Friday, November 18, 2011

Bugs, Butterflies and Cactus

But before I get into all of that, let me tell you about breakfast yesterday. John and I don't go out to eat very often and when we do, it is usually for lunch. But Thursday we decided we would act like most RVers and go out to breakfast. Where to go? We checked out the list of local restaurants that had been visited on the Food Network program Diners, Drive-ins and Dives. We chose Joe's Farm Grill.

My green eggs and ham is on the left; John's Big Breakfast is on the right. The pancakes weren't ready on that one yet.

We were less than impressed. The food wasn't very hot or very tasty. When we picked up the pancakes, the woman at the counter forgot to give us syrup. My flatbread had been burned on the grill. And we had to pay $1.99 for each coffee! We won't return there, but we won't give up on Guy Fieri.

The restaurant had both indoor and outdoor seating. Look at this impressive tree on the grounds.

But this sign was enough to discourage me from either climbing on the tree or sitting under it.

From breakfast, we drove to the Desert Botanical Garden in Phoenix. We have been there before, but we really enjoy it. This fall they have a display of Big Bugs, done by sculptor David Rogers out of wood. The 11 sculptures range in size from 300 to 1200 pounds and from seven feet to 25 feet long. The first one we saw was this Praying Mantis.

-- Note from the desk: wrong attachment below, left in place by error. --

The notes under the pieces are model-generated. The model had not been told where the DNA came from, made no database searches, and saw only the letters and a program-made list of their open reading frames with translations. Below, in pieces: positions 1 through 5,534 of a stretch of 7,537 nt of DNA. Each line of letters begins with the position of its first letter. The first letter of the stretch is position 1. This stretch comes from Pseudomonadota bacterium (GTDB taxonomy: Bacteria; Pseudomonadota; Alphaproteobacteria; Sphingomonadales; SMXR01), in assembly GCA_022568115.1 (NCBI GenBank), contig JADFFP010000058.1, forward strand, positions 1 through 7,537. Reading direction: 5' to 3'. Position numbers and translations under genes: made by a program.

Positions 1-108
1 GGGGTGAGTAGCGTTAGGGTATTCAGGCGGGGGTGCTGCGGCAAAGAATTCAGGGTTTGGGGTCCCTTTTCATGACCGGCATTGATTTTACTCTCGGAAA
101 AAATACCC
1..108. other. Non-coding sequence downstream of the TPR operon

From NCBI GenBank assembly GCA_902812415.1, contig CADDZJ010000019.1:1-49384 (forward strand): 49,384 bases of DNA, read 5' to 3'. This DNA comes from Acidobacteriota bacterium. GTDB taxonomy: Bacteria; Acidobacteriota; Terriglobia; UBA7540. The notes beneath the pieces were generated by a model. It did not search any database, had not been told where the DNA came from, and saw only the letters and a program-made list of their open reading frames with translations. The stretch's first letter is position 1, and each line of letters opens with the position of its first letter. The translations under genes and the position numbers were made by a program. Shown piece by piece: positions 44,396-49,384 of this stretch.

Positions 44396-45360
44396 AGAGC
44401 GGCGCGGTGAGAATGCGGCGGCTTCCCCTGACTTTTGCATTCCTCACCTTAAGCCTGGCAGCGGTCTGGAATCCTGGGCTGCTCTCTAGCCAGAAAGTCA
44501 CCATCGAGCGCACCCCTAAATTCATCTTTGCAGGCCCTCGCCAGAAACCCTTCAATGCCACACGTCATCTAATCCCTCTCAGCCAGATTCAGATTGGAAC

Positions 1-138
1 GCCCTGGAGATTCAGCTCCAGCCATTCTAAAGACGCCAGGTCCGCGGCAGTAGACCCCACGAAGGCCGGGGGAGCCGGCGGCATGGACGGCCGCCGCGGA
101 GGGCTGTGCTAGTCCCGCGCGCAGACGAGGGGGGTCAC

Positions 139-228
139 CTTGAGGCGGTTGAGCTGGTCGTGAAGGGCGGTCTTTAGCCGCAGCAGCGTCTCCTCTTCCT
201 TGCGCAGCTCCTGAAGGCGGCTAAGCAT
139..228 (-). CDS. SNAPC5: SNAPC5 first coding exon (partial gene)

Spider and web.

Daddy longlegs.

Damsel fly.


Dragon fly.

Assassin bug.

The Butterfly Pavilion had a display on Monarch butterflies.

Compare the color of the back side of the butterfly's wings to the front, shown above. Part of each wing is white.

It looked like the butterflies wanted out. Most of them were resting on the screen walls of the enclosure. Who can blame them. The pavilion doesn't have any milkweed plants, the kind the butterflies like to eat and where they lay their eggs.

This little boy may be a budding scientist. He was looking at this butterfly through his magnifying glass.

Of course, the Desert gardens have to have cactus plants. Here are a few I enjoyed.

Doesn't this area look cool and inviting?

This is a traditional O'Odham desert kitchen display, built to show how humans have adapted to the desert for hundreds of years. It is open on top to allow the cooking heat to escape.

This sculpture of a cactus is part of the entrance garden. It was made by Dale Chihuly, who still designs gardens and other things out of glass. I really like it.

The Desert Botanical Garden is a great place to learn more about the Sonoran Desert and desert plants from around the world.

1 comment:

  1. We haven't been but it's on my list for next time we're in Phoenix. Thanks.